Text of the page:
Snowflakes swirled softly, descending on a peaceful scene of Mary, Joseph, and newborn Jesus, cradled in a manger. Peace and serenity reigned there in the snow globe, on the shelf. But that was just a snow globe. I turned away. Lights flashed, blinking Christmasy red, green, blue, yellow. These lights emanated not from a Christmas tree, but from a heart monitor, I.V. drip, bili blanket, feeding tube, oxygen tent. My newborn baby laid in the neonatal intensive care unit of a downtown hospital, cradled in an incubator. Rather than peppermint and gingerbread, I smelled only my own fear.
We named her Stella Lucille. Born just a few days earlier, her name meant “Star Light,” for the star of Bethlehem that showed the wise men the way to Jesus. But our little star couldn’t breathe or eat on her own. I held her flaccid, tiny body in my arms, after her birth. Though she was swaddled in a warm blanket, her head flopped back like a rag doll. She was cold, so cold. Her fingers and mouth slowly turned purple, then blue. Within minutes, a small army of specialists and nurses had whisked her away from me. We now knew that she had three holes in her heart, and Down Syndrome.
Merry Christmas, right? My other small children waited for me at home. We’d planned it all out, this baby was the biggest, most exciting Christmas present for our family. Everyone waited for her. There was a dolly cradle under the Christmas tree, where we’d planned to lay our newborn for a Christmas family photo. We would light the candles in our Advent wreath, sing carols by the warm glow of candlelight and Christmas tree lights, and celebrate the births of baby Jesus and baby Stella. Then, off to Christmas Eve Mass with my extended family. After Mass, we had planned to crowd into Grandma’s house with all the relatives, eat Christmas dinner, and enjoy the celebration with cousins, aunts, uncles and siblings until late into the night. Even an old family friend would make his annual Santa Claus appearance, after supper. He’d come in his stuffed red velvet suit, bells jingling, handing out gifts to all the children, laughing his Ho Ho Ho’s, calling each child by name and surprising them with the tidbits and details he knew about their antics. This was how we wanted Christmas to be.
But, Stella wasn’t coming home. I had been discharged from the hospital that morning, but I couldn’t bear to go home without her. Like Santa, I wore my own whale-sized, post partum velvety green Christmas outfit. My other children waited for me. But I didn’t go home for the family photo. The cradle under the tree remained empty, and my heart remained filled with fear. My husband arrived, the nurses assured me my baby would be safe and cared for. But I just couldn’t do it. I just couldn’t leave my helpless, weak daughter alone without someone watching over her.
“The other kids need you,” coaxed my husband, Doug. “We have just a little more time here, then you have to leave, for their sake.”
My heart felt torn in pieces. I caressed Stella’s soft exposed arm with my finger.
“God,” I prayed silently. “help me to trust you with her.”
Doug gently loosened my fingers on my baby’s arm. “It’s time.”
My tears welled up inside, as Doug escorted me out of the NICU. The fear of the unknown, the fear of abandoning her when she needed me, the fear of being abandoned by God surged in my heart, threatening to burst through as we approached the hospital’s security exit door. I forced my legs forward. “God! Send an angel to help me through that door!” I pleaded.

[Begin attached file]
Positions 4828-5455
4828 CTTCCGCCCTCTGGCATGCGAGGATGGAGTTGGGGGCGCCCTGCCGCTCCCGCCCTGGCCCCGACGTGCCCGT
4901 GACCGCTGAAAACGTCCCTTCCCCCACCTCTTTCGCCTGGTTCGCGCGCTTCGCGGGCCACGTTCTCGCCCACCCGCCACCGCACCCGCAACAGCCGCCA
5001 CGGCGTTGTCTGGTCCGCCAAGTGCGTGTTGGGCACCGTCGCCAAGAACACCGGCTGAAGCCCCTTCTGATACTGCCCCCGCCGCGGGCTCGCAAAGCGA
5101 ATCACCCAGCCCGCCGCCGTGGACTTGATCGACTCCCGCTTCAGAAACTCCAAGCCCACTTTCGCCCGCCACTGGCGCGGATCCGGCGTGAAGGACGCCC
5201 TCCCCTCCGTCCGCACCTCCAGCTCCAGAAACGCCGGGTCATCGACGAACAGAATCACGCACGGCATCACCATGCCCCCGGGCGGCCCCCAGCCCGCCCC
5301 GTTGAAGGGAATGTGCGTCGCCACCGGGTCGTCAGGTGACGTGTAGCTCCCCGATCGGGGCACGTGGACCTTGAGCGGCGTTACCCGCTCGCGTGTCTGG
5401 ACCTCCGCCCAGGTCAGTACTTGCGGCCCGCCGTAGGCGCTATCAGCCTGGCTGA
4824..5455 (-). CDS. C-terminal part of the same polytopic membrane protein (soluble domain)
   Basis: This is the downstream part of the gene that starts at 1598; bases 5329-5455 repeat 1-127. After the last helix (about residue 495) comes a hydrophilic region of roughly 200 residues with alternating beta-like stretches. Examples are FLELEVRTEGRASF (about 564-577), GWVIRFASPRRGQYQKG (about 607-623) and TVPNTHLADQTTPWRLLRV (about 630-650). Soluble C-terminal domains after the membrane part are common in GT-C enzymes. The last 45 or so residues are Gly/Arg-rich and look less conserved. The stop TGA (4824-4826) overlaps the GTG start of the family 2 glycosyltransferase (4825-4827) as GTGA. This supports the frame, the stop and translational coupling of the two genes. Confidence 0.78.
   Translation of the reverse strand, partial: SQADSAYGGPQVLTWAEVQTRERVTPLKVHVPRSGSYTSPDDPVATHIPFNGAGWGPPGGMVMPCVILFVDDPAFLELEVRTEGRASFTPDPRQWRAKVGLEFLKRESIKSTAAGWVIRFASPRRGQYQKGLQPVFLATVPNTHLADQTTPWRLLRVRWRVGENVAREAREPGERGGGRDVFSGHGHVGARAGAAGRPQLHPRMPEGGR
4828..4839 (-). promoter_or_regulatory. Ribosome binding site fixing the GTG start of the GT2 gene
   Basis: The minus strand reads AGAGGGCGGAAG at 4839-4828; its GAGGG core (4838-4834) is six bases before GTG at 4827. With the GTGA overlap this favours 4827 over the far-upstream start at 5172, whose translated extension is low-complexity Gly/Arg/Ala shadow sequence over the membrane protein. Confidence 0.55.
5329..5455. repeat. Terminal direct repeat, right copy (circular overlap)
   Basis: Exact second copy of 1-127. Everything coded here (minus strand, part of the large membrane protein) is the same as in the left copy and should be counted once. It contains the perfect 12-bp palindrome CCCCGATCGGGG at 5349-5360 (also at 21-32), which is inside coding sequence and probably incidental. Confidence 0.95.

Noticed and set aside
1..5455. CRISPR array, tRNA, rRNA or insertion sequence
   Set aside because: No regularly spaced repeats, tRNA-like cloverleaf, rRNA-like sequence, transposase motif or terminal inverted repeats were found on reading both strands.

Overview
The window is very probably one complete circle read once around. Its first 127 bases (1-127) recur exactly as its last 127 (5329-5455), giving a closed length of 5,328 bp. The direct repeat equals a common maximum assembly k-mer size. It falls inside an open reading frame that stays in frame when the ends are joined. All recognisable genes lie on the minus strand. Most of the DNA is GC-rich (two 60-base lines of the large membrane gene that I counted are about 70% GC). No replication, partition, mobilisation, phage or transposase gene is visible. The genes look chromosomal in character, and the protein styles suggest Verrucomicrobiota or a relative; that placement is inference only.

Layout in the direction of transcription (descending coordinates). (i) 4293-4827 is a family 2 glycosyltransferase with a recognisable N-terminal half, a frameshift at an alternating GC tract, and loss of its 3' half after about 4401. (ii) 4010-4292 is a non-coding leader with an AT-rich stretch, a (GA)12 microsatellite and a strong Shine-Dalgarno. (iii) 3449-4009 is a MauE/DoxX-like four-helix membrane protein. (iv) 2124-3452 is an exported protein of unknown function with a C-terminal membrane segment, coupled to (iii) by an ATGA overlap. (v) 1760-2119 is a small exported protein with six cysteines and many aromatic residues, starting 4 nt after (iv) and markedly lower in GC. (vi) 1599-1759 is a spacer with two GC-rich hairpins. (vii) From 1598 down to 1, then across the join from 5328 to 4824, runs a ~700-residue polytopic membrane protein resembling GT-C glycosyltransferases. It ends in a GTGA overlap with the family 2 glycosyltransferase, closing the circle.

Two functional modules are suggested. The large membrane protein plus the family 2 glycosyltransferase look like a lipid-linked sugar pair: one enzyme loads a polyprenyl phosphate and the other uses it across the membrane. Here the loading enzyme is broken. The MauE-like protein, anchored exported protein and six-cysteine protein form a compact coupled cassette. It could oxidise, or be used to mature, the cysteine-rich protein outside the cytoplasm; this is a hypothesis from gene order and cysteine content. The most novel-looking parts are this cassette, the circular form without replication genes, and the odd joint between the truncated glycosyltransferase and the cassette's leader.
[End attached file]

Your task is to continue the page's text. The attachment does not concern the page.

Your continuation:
Doug’s hand rose to push the locked handle, when suddenly, a familiar, smiling face loomed close on the other side, peering through the window into the unit. Startled, we opened the door to find our very own Santa Claus, standing sheepishly in the hall with his wife. “I don’t want to intrude on your privacy,” he began, “But I came to see Stella so I could tell your other kids that Stella got the first present on Christmas Eve.”
How quickly God can turn our sorrows to joy. “Come and see her! You’ll be her first visitor ever.” My smile was genuine, and we ushered Santa back to the NICU.
“Family only.” The nurse at the desk arched her eyebrow at us.
“That’s all right, I’m his brother!” Santa replied, patting my husband on the back.
“Oh, I’m so glad!” the nurse smiled. “Welcome, Santa!”
“Ho, Ho Ho!” Santa chuckled, as we magically walked back through the doors.
Once inside the NICU, he sat in the rocker, next to her incubator, whispering hushed Christmas secrets that only Stella and Santa could share. Catching a glimpse of the snow globe behind them, I beamed. In sharing the joy of her birth with Santa and his wife, a bond was forming. A bond of trust between God, who answered my prayer, and Stella, a child who never would be alone.
God had sent me his angel for whom I prayed, dressed up as Santa Claus on Christmas Eve. I began to realize that even though the circumstances were grim, even when nothing goes as we planned it, and we feel abandoned and alone, God is still with us. He watches over us, and He has a plan.
A little later, we left the hospital. Real-life snowflakes swirled, softly descending on Doug and me as we made our way through the starlit parking lot. The hush of a Silent Night surrounded us, enclosing our family in a circle of trust, just like that snow globe. Peace and serenity grew in my heart, like the newborn faith I felt. I was ready to celebrate Christmas Mass with my family.
And Stella Lucille, our little star of Bethlehem, began to lead us on a journey toward trusting God. She truly was our family’s best Christmas gift, though perhaps not in the way we, ourselves, had planned.
And that Christmas Eve night, when I felt so afraid and alone, God sent Santa Claus to help us find our way.